The Kansas Legislature has opened the door for the Kansas City Auto Show to move out of downtown Kansas City, Missouri, across the state line to Wyandotte County.
The House on Tuesday unanimously passed legislation, which now goes to Gov. Laura Kelly for her signature and creates a new economic opportunity for the chief executive.
The legislation was more controversial outside the statehouse than inside, with the Kansas City, Missouri, mayor saying it reignites the economic development rivalry between the two states.
Kansas City Mayor Quinton Lucas accused Kansas of trying to steal the Kansas City Auto Show from downtown Kansas City, Missouri, where it had been for more than 100 years.
Lucas sounded a tone of regional cooperation between Kansas and Missouri when he testified against the bill in writing on Feb. 23.
“When our states agreed to put an end to the long-standing economic border war between Kansas and Missouri in 2019, it was a clear first step to building better regional collaboration,” Lucas told the House Transportation Committee on Feb. 23.
“The long-standing history of shuffling of economic opportunities back and forth across the state line has eroded trust and negatively impacted efforts to grow the greater Kansas City region, which helps residents on both sides of the state line,” he wrote.
The bill passed by the Legislature, he said, rekindles the economic development rivalry – and so-callled border war – between the two states.
“The Kansas Legislature must recognize the tone that Senate Bill 33 sets, by encouraging
important events and businesses to relocate across state lines — hindering long-term development in Kansas City,” he wrote.
The bill is necessary because state law prohibits an out-of-state car dealer from showing a vehicle in Kansas.
Organizers of the auto show told lawmakers they plan to hold this year’s event June 11-13 at the Kansas Speedway in Kansas City, Kansas.
The event, which has been held at Bartle Hall in downtown Kansas City, generates about 1,400 room nights for local hotels, they said.
It takes about three days to set up the event, generating local jobs and an estimated $300,000 payroll for 150 to 200 stagehand workers, forklift drivers and electrical specialists, among others.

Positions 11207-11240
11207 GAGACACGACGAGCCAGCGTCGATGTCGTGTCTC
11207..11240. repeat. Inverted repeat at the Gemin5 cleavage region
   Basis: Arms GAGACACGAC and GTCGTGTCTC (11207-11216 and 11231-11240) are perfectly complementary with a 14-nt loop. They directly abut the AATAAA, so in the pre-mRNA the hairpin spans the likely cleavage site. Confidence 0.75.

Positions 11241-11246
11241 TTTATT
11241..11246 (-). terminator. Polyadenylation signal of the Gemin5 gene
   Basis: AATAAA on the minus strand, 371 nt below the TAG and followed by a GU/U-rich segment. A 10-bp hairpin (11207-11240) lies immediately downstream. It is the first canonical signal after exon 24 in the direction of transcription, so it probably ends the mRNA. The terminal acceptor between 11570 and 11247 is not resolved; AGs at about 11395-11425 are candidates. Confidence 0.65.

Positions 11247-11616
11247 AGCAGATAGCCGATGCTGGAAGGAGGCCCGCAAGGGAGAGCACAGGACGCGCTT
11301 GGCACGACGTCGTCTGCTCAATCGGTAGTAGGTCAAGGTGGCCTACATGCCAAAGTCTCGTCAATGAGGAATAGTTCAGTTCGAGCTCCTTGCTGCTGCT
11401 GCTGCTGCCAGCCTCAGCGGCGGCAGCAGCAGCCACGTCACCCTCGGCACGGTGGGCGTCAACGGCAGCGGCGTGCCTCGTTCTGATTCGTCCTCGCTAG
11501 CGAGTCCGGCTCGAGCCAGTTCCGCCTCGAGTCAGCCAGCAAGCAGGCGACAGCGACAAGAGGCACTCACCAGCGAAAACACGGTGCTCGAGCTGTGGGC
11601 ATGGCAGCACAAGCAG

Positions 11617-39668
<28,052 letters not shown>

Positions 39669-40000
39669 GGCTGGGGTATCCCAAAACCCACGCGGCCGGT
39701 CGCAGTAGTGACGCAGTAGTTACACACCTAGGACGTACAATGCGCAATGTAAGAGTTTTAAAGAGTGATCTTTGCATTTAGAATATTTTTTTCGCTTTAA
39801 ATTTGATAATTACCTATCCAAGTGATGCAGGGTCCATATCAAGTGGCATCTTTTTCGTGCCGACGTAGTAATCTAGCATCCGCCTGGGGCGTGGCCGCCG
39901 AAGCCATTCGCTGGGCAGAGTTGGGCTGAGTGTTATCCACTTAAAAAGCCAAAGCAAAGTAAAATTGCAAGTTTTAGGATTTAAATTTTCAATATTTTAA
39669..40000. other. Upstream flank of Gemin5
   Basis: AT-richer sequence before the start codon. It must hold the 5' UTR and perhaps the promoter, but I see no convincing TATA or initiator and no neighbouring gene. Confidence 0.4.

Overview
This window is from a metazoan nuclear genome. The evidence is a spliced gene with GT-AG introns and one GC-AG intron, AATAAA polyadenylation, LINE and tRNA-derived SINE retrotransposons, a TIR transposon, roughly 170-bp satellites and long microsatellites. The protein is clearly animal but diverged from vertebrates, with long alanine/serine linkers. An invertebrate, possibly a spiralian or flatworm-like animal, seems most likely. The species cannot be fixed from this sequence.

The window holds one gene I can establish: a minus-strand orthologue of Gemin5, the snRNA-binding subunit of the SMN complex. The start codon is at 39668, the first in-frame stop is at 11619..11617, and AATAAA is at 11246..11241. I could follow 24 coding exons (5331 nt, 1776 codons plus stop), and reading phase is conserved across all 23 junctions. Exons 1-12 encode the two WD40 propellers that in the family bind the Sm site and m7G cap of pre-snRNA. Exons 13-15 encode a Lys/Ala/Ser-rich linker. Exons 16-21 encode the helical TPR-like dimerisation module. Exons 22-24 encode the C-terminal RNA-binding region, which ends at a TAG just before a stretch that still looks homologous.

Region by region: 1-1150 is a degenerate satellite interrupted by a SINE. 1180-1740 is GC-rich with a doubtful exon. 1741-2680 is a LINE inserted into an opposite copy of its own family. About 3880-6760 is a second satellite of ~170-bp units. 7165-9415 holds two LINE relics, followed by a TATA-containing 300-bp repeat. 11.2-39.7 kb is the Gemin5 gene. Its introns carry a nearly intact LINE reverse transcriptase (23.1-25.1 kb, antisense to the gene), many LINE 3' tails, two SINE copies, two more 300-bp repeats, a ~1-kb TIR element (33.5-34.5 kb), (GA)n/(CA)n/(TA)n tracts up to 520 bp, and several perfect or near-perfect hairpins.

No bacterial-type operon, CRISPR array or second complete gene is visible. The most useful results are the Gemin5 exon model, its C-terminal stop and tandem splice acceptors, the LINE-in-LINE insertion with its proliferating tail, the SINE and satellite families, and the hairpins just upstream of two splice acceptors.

It’s a display auto show, and vehicles are not sold at the event.
Organizers said the speedway location near the intersection of Interstates 70 and 435 is easily accessible with ample parking — “a large improvement over downtown Kansas City.”
They say it’s unfair to lump an auto show in with the border war over economic development with tax breaks as a weapon.
The Auto Dealers Association of Greater Kansas City said it was making the move of its own volition without any tax breaks from the state.
Larry Carl, the CEO for the automobile dealers group, said recently he thinks Lucas became frustrated with other local governments from across the state line relying on Kansas City services, like a Bartle Hall warming shelter, without responding in kind.
“I just think that our auto show got mislabeled or thrown into that frustration and it really doesn’t serve the greater concern that he may have regarding this unbalanced regionalism,” Carl said in a recent interview.
The group said it’s relocating the event because of the pandemic and the unlikely possibility of being able to hold its yearly show indoors during early March.
“The opportunity to reinvent the auto show at an outdoor location in June allows us to hold a more innovative, interactive, and experiential event,” Carl wrote in a response to comments Lucas made about the auto show on Twitter.
“An outside venue also allows for more social distancing and other COVID protocols. We believe these changes will benefit consumers across the entire metro area,” he said.